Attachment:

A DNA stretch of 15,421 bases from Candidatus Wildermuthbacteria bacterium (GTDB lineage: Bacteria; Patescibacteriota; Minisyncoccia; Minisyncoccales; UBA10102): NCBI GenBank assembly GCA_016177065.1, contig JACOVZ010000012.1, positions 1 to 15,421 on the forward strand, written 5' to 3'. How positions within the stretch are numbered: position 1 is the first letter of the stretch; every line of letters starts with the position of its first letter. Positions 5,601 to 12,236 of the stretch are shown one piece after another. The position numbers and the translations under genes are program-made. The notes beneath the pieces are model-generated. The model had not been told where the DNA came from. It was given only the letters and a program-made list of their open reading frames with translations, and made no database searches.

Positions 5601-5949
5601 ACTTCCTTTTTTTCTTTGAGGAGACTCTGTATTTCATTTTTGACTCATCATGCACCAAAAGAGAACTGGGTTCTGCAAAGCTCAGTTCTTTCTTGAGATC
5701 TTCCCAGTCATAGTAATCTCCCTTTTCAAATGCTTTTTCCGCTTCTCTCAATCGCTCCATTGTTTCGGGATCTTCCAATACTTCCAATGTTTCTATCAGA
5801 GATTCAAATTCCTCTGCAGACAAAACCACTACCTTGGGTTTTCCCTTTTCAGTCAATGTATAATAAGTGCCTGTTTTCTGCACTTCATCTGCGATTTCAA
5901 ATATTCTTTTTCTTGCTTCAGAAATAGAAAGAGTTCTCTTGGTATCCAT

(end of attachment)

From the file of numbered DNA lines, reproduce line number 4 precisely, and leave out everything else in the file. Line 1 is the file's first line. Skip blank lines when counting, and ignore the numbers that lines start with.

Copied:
5701 TTCCCAGTCATAGTAATCTCCCTTTTCAAATGCTTTTTCCGCTTCTCTCAATCGCTCCATTGTTTCGGGATCTTCCAATACTTCCAATGTTTCTATCAGA